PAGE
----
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News video games 25 June 2021, 14:25

author: Jacob Blazewicz

Ubisoft's Avatar Aims to Take NPCs and Virtual Worlds to a Whole New Level

Avatar: Frontiers of Pandora got a new trailer. This time Ubisoft focused on discussing the novelties introduced in the Snowdrop engine, thanks to which the virtual Pandora will not only be more beautiful, but also feature NPCs, animals and plants that react to changes in the game world.

  1. Avatar: Frontiers of Pandora got a "tech" trailer;
  2. The material discusses a variety of news related to 9th-gen consoles and a significantly refreshed Snowdrop engine;
  3. The new technology will provide much better visuals, but also a more populated game world and NPCs (as well as animals and plants) reacting to changes on virtual Pandora.

The presentation of a game based on the license of James Cameron's Avatar was one of the highlights of this year's Ubisoft Forward show. Fortunately, the publisher didn't keep us waiting long for more information. Ubisoft has released new footage of Avatar: Frontiers of Pandora, discussing improvements to the Snowdrop engine.

As you can see, nothing new was shown from the game itself - all scenes are from the trailer revealed at Ubisoft Forward. The developers focused on presenting the new capabilities of their technology and 9th-generation consoles. The use of ray tracing will probably come as no surprise, as will the much more detailed locations and better lighting. However, nicer graphics are not all that the new platforms and refreshed Snowdrop Engine allow for.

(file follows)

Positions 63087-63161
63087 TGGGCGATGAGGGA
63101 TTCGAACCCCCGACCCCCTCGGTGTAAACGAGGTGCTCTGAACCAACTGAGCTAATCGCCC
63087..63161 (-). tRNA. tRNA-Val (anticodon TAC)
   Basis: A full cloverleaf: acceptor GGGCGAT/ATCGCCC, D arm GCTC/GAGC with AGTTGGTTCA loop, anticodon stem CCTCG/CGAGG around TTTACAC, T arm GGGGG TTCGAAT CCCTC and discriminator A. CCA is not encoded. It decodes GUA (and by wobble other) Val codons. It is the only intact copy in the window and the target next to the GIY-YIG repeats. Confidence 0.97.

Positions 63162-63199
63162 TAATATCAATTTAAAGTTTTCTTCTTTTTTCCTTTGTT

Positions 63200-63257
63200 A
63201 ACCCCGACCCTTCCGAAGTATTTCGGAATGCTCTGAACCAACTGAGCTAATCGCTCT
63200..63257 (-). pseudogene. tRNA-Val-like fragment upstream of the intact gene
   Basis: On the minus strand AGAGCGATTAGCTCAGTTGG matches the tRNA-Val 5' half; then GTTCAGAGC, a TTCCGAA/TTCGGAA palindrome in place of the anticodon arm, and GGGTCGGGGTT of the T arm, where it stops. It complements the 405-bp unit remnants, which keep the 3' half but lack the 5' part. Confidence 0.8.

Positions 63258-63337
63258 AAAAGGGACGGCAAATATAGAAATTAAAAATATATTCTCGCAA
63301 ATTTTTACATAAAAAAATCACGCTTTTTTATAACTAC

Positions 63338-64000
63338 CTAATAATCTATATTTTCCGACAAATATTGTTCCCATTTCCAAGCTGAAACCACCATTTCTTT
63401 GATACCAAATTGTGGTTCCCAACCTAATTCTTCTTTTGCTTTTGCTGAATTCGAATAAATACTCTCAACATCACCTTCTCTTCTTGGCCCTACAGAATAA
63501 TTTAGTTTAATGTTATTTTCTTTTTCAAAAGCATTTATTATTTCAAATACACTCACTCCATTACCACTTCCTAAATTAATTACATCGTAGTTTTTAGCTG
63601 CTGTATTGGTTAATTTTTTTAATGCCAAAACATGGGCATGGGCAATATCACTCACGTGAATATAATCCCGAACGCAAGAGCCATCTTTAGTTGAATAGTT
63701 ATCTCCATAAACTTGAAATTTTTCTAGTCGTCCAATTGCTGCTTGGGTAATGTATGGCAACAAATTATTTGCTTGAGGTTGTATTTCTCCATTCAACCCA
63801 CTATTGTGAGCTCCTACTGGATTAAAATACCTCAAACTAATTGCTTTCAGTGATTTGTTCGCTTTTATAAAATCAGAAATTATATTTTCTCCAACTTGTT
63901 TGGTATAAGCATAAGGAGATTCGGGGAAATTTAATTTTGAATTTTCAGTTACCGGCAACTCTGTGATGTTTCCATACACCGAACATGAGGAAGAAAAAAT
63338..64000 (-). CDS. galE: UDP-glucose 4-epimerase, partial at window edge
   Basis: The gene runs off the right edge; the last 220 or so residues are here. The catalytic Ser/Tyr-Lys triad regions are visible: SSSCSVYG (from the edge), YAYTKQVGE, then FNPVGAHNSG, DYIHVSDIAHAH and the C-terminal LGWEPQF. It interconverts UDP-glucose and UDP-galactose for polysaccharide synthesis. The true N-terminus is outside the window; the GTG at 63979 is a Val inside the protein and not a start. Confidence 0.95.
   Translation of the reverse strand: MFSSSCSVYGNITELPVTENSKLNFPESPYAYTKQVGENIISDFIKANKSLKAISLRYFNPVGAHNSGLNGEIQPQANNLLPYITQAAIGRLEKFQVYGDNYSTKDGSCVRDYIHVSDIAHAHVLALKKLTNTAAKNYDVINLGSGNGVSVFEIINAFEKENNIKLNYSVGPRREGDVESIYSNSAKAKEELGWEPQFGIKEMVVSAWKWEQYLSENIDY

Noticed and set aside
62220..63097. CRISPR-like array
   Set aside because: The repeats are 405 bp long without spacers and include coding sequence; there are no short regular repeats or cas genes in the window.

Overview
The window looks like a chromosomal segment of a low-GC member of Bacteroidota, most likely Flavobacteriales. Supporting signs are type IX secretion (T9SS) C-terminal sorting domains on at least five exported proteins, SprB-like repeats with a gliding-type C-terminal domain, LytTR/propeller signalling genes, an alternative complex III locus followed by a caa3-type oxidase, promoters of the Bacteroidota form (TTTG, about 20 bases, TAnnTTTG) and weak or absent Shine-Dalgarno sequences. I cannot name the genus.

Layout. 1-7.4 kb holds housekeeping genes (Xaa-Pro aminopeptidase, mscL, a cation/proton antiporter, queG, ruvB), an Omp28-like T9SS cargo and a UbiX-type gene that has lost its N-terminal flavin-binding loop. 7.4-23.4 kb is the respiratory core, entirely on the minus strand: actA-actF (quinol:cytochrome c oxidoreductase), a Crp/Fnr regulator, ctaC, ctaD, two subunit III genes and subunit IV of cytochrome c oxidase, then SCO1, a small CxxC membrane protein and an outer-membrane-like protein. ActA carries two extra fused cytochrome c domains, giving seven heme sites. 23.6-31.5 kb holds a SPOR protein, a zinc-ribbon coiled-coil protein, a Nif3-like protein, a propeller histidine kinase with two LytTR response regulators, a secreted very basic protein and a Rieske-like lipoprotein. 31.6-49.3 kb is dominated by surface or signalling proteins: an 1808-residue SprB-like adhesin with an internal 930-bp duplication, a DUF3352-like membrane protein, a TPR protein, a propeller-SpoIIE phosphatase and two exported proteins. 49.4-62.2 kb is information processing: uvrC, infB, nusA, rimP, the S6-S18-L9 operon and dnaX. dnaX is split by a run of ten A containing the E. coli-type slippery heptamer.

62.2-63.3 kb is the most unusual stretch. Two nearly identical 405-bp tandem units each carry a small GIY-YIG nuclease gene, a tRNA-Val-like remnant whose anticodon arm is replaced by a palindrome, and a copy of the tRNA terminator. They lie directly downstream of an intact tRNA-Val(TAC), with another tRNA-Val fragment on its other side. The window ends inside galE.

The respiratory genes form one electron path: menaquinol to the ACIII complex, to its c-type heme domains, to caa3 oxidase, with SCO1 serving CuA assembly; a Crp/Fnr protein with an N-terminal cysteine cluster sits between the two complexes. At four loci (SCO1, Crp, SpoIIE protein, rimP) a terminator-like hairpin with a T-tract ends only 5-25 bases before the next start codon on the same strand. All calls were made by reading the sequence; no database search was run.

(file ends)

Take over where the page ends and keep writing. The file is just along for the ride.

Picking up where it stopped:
Avatar - Flight Over Pandora

One of the important elements of Avatar: Frontier of Pandora is the ability to quickly travel across Pandora on flying mounts. And it's not about leisurely hovering just above the forest or other objects, but traveling kilometers above the ground at a dizzying pace. Which, of course, requires the game to not only quickly render, but load (or rather stream) objects at lightning speed. Speaking with IGN, Magnus Jansén (creative director) and Nikolay Stefanov (technical director of programming) stressed that Ubisoft's aim is to deliver "beautiful visuals" with ray tracing over distances of up to 3-4km, something that wouldn't be possible without the SSDs used in the new consoles:

"[New consoles allowed - ed. note] us to have much better object detail up close to you, but also when you're flying high up in the air – to have a lovely vista and far-distance rendering, where we can even use the ray tracing to do shadows super far away, you know, three or four kilometers away from you.

You're flying at enormous high speeds on a Banshee over this very, very detailed landscape. It doesn't matter how much we can render, unless we can stream it in as fast when we're moving very fast from one place to another. So just this shift to these newer hard drives, it can't be underestimated because, and it really has a lot of implications."